Surly Premiers Straggler Steel Cyclocross Bike in Sizes from 42cm to 64cm


The Straggler differs from the Cross Check with minor geometry changes, and disc brakes. © Cyclocross Magazine

Editor’s Note: This article is from our mud-loving friends at Cyclocross Magazine and originally appeared on It was written by passionate cyclocross racer Molly Hurford. Visit them for your daily cyclocross fix.

Ask the guys at the Surly booth a serious question, and get ready for a lot of cyclocross-esque heckling before they get down to business. Ask about the Straggler, and they’ll all ask you what you think of the color, a blinding purple metallic, which is a stark contrast to the military green of their classic steel Cross Check. “I like the color a lot,” I told them, honestly.

“I [expletive] hated it,” the one boldly offers. “But then I saw it, and now I [expletive] love it.” It might take some getting used to, but the Straggler is the latest addition to the Surly lineup for cyclocross, though it’s more geared for mountain bikers who love to race ’cross versus dedicated ’crossies, since the steel frame is far from the lightest model out there, and the tire clearance is made for tires like their own Surly Knard, a 41c. (For reference, 33c is the max in UCI races.)

“It’s basically the Cross Check, just a little different,” the Surly rep explained. “It’s got disc brakes, the bottom bracket is a little bit lower, the headtube is a little bit higher. We refuse to make a sloping top tube. Plenty of people make those bikes but we like a horizontal top tube. We think they look cool and ride cool.”

Easy adjustment for any tire. © Cyclocross Magazine

“It’s got trucker dropouts, it has a new horizontal dropout, which means you can put fenders on the bike and get the wheel out, which is sweet. There are tensioners so you can set your wheels anywhere you want to so if you have to pull it back for some big tires, you can. It’s nice to put the wheel wherever the f&^* you want.”

It’s clear that the people who make the Surly bikes are heavily invested in them and in having them ride exactly the way that they want to, so he explained component choice by saying, “We went with STI shifters because we all wanted them.” The tire is the burly Surly Gnard, which is about 550 grams for the 120 tpi tire. “We wanted a bike that we can rally on,” he added, explaining that the Surly crew are MTBers who bring that mentality to cyclocross.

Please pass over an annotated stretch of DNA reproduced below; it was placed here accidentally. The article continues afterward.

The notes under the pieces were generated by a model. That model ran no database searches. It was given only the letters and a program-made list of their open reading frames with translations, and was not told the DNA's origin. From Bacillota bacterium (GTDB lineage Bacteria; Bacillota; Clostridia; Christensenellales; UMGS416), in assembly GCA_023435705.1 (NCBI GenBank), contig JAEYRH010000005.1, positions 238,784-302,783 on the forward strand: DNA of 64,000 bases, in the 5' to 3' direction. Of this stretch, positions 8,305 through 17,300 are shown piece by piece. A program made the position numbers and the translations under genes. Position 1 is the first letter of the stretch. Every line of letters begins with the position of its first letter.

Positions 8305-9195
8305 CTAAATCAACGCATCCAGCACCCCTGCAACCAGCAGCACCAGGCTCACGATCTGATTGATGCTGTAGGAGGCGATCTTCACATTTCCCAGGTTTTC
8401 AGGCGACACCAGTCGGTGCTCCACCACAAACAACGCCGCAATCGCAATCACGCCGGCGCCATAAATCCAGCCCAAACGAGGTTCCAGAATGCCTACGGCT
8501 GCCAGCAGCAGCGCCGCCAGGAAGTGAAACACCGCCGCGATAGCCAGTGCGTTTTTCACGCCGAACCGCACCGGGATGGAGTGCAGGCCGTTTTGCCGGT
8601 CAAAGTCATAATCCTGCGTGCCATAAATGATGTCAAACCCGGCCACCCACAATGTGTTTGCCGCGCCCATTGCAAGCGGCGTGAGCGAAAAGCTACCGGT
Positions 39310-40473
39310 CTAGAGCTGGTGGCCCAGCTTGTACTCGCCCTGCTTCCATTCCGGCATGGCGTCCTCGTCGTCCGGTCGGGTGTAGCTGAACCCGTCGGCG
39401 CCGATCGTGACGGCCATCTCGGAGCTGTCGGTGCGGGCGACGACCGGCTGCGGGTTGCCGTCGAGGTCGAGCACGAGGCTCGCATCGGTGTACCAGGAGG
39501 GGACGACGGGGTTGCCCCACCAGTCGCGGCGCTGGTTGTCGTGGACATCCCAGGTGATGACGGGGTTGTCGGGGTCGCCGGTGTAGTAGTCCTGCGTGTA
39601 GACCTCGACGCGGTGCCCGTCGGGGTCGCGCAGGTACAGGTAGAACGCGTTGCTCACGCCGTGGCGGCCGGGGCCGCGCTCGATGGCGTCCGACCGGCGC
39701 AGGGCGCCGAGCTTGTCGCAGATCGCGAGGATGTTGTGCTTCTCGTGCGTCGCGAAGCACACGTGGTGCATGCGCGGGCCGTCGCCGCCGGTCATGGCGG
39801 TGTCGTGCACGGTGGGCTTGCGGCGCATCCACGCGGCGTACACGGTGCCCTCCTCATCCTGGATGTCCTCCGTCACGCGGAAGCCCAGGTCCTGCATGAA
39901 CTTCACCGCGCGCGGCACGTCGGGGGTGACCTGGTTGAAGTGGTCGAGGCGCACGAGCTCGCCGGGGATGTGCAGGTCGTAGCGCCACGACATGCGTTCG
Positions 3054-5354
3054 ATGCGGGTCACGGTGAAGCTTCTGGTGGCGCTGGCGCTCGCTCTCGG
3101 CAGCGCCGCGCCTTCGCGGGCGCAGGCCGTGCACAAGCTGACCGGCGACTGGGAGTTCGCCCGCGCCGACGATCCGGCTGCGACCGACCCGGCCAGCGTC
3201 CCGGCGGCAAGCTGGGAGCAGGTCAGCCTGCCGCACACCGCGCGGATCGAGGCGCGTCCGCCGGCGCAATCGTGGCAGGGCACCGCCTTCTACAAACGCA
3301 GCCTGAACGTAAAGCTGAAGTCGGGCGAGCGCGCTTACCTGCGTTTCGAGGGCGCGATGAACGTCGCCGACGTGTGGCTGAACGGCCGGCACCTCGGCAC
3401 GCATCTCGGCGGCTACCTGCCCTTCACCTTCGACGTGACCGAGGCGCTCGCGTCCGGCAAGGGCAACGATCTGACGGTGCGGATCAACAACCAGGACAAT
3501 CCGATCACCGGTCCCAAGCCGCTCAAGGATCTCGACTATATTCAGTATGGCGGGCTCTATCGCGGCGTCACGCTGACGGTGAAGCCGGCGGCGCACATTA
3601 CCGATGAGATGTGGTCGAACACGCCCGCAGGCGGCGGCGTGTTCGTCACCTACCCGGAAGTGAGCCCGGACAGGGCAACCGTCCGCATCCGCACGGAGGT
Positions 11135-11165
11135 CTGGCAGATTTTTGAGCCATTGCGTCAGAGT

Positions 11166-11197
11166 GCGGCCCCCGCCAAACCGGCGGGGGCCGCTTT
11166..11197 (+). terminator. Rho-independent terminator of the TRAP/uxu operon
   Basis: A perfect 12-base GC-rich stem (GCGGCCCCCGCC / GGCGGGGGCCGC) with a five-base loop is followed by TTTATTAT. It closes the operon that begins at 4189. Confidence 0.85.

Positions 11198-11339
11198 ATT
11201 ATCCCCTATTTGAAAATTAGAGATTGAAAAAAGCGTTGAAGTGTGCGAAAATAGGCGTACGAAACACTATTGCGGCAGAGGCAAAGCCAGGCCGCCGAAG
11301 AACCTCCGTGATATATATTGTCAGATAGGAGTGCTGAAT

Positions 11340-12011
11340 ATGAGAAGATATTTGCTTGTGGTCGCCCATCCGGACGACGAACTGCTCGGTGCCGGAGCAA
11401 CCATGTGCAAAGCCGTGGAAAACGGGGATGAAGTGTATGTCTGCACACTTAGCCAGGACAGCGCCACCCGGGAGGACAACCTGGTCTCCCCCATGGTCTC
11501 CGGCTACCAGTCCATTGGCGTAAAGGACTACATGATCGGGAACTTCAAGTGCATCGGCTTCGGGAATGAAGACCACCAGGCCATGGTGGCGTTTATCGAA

Fat Tire Friendly. © Cyclocross Magazine

And the brakes? “The brakes actually work,” he finished. “I said I didn’t need discs on the Cross Check, but we got the Straggler prototypes. So I was riding that for a long time, all winter, and then I got back on the Cross Check after three months, and then immediately sold it. Disc brakes are sick.”

The MSRP will be set around $1800 for the complete bike with Tiagra, though it has yet to be locked down.

  • Frame: Surly Straggler, 100% Surly proprietary 4130 CroMoly tubing. ED Coated. TIG-welded. Double-butted main triangle
  • Fork: Surly Straggler, 4130 CroMoly, disc only, lugged and brazed. Sloping crown with threaded eylets, tapered and butted curved blades with mid-blade rack eyelets, dual dropout eyelets
  • Seatpost clamp: Surly Stainless, 30.0mm Drivetrain
  • Crankset: Shimano CX-50, 36/46, Black
  • Bottom Bracket: Surly Enduro, Black
  • Front Derailleur: Shimano CX-70, Black
  • Rear Derailleur: Shimano Tiagra RD-4601, Long cage. Black
  • Cassette: Shimano CS-HG62, 11–32t
  • Chain: KMC x10, Chainy
  • Headset: Cane Creek 40, 1-1/8˝. Black
  • Brakes: Avid BB7, 160mm front & rear
  • Brake Levers: Shimano Tiagra, Black
  • Shifters: Shimano Tiagra, Black
  • Stem: Kalloy AS-025N, 26.0mm bar clamp. Aluminum, 4-bolt. Black
  • Handlebar: Salsa Cowbell, 31.8mm. Black
  • Saddle: Velo VL-1353, w/CroMoly Rail. Black
  • Seatpost: Kalloy SP-342, 27.2mm. 300mm. Black
  • Front Hub: Surly Ultra New, Black
  • Rear Hub: Shimano 529 disc, Black
  • Rims: Alex XD-E Lite,
  • Spokes: DT Swiss Comp, 2.0/1.8
  • Tires: Surly Knard 41, 27tpi

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  • Spencer says:

    A+ on the color scheme. Sparkle paint is way ’90s (or is it ’80s?) and I totally flash back to that time period when looking at this bike.

    Maybe the price will dip a little lower to out-do Salsa’s Vaya?

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